This is not intended as a walk guide
Having parked up in Bakewell Station car park, Nellie and I headed past the former station building designed in Paxton style by Edward Walters of Manchester. Sat preening themselves on top of the chimneys was a clattering or train of jackdaws (that’s the actual collective name for a group of these birds). Every year jackdaws make these tall stacks their home.
Heading south we followed the Monsal Trail to its end, occasionally getting glimpses of the town and its distinctive buildings including the wonderful All Saints Church, sited on an elevate position where a house of worship has been located for more than a thousand years. Tucked away in trees on the outskirts of the town is the Tudor gothic pile of Burton Closes, built in the 1840’s and said to have an interior designed by AWN Pugin.
Exiting the trail we crossed over Coombs Road to follow a bridleway. After about 400 yards the track becomes private with the right of way being through a bridle gate. We now crossed overgrown pasture with the river away to our right.
The valley floor hereabouts has a fascinating historical feature barely visible but of real importance. Local historians and archaeologists have discovered the remains of a large walled enclosure and ditch here, said to date back to Saxon times when Edward the Elder established a stronghold in the 10th century, mentioned in the Saxon Chronicles.
A small fenced off more recent enclosure contains an ancient ash tree, even more decrepit than when I last walked this way, and yet with one huge bough still in leaf.
A left on meeting a tarmac road and we were walking uphill toward Haddon Park Farm. A gap in trees on the left allowed me to see the dank and flooded entrance to Haddon Tunnel. Five men died during its construction in the mid 1800’s. Can you believe that the fast, blue-coloured express train running between London St Pancras and Manchester Piccadilly once whizzed under this impressive dressed stone archway!
Continuing up the roadway we came to a bridlepath on the right that took us across fields then past Bowling Green Farm. From this elevated track we had sweeping views across the valley to Peak Tor and Stanton Moor.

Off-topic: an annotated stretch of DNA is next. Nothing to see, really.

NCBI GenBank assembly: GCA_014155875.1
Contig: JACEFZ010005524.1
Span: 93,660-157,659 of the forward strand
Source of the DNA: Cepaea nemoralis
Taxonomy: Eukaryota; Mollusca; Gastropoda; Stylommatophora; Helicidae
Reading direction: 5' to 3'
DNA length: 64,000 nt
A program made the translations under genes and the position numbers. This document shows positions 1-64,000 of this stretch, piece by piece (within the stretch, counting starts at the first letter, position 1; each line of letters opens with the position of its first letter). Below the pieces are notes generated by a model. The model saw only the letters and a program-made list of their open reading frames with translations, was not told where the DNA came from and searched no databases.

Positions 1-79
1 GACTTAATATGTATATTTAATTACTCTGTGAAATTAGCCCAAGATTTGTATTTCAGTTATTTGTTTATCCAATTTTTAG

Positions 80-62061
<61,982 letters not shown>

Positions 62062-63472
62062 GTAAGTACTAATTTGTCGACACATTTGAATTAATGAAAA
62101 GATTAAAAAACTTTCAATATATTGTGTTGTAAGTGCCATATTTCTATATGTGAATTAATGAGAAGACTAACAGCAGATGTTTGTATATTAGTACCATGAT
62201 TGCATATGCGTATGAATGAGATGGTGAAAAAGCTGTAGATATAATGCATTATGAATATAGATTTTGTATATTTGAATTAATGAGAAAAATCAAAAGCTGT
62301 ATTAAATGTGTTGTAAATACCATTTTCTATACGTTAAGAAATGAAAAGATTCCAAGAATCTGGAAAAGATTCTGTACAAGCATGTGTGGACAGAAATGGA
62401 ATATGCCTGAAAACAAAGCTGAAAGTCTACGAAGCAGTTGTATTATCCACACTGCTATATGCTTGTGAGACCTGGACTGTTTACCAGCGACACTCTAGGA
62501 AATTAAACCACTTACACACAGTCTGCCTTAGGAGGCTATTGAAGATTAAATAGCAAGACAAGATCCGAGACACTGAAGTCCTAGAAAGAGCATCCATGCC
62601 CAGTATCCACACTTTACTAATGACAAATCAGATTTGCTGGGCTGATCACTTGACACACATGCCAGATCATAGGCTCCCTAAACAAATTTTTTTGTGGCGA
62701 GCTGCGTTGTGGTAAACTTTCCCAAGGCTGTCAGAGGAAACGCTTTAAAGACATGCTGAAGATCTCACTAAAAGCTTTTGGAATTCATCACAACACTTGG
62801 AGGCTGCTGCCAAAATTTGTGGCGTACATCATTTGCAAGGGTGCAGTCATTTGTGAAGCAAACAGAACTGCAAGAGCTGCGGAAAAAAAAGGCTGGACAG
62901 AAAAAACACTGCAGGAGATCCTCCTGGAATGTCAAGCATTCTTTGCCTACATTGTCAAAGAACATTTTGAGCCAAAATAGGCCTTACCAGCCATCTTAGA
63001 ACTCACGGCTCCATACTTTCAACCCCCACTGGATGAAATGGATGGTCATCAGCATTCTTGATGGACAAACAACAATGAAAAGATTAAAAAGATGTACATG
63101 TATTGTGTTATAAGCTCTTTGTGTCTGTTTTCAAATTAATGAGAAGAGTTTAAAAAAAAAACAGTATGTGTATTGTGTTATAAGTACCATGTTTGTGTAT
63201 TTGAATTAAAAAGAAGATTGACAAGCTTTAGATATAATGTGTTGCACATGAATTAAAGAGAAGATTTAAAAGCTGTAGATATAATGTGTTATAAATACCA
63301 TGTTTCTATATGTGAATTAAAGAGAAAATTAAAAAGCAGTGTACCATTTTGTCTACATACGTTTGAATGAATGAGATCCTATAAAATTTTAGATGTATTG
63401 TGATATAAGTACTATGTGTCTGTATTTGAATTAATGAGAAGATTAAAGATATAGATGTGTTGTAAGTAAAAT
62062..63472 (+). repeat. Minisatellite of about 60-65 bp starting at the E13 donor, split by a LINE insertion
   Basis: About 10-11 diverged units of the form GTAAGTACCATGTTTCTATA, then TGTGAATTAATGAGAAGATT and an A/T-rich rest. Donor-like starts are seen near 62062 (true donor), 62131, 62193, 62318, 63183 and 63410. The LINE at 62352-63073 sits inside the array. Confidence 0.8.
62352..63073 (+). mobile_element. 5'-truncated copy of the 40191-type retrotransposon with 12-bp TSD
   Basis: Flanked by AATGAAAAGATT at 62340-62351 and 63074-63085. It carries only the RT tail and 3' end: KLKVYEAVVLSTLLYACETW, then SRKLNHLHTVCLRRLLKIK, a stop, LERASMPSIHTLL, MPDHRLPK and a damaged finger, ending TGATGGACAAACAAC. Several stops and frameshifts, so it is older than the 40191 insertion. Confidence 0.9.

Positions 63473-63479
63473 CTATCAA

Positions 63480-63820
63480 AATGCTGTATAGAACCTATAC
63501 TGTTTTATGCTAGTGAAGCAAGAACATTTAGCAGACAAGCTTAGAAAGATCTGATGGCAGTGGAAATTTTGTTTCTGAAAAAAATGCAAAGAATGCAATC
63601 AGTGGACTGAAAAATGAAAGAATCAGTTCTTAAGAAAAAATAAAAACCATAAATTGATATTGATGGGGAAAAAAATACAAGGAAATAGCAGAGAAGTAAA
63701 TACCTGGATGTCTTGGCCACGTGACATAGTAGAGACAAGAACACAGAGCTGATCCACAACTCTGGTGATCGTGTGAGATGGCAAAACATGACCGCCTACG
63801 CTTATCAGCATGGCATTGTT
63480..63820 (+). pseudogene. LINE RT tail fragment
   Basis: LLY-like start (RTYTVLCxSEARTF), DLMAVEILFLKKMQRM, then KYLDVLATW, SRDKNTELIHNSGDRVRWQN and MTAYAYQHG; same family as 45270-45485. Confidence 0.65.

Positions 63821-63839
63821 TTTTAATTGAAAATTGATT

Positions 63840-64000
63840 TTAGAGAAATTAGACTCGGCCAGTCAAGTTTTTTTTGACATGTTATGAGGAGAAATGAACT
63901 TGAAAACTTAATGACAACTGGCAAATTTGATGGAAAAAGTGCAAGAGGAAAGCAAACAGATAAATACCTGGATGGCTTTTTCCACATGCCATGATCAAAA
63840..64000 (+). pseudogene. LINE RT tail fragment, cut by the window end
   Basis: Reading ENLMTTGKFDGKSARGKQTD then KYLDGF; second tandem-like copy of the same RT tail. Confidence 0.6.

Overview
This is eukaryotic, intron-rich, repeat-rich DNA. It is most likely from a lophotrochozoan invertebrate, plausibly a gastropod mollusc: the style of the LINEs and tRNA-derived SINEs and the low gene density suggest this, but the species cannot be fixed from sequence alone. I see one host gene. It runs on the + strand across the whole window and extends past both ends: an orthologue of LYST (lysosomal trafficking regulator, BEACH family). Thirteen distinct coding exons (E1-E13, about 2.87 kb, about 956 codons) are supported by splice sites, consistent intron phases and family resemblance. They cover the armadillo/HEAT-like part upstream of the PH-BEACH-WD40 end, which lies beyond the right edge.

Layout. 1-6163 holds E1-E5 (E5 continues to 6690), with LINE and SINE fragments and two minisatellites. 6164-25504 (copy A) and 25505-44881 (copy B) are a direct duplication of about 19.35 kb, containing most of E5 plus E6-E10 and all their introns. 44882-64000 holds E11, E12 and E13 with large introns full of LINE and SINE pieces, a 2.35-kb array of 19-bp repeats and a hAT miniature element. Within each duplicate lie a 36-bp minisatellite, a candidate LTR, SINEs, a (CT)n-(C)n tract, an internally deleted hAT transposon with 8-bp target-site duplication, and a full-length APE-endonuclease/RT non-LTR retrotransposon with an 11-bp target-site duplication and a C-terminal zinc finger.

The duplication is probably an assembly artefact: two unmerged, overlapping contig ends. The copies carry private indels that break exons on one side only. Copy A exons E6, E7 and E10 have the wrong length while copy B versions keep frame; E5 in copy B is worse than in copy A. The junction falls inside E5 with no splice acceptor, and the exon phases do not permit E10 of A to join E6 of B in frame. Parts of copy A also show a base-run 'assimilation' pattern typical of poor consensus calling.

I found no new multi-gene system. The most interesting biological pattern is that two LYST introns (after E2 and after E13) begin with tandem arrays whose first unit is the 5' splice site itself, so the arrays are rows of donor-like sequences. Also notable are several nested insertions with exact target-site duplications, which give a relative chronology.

A left at the junction and we crossed over a natural geological bridge with land sloping away on either side. Looking north I could see Bakewell in the distance with the roof of the livestock market appearing like a giant white upturned egg box.
A left again and we were on route to the market town that was granted its market charter in 1330. We were following the old coach road, being the original main road into Bakewell from the south before boggy land in the bottom of the valley was drained and a turnpike road laid, now the main A6.
This quiet stony track ambled down between hills through pasture grazed by sheep, passing the yard of a derelict farmhouse. On reaching a high arched bridge we continued in a straight line for some distance with the Showground on our left before taking a shortcut footpath into Bakewell. A couple of coaches had pulled up in front of the Farmers Feast, with a stream of passengers heading over the padlock bridge, no doubt on a mission to buy a pudding.
After a quick scoot around town we headed over the famous 5-arched, medieval bridge, one of the oldest in the county. Returning to the car meant an uphill hike of Castle Hill where a Norman castle was constructed to strategically control a crossing of the river below. It was probably only of wooden construction so all evidence of the actual building has long since gone.
Now the former motte is where some of the poshest houses in the town are located.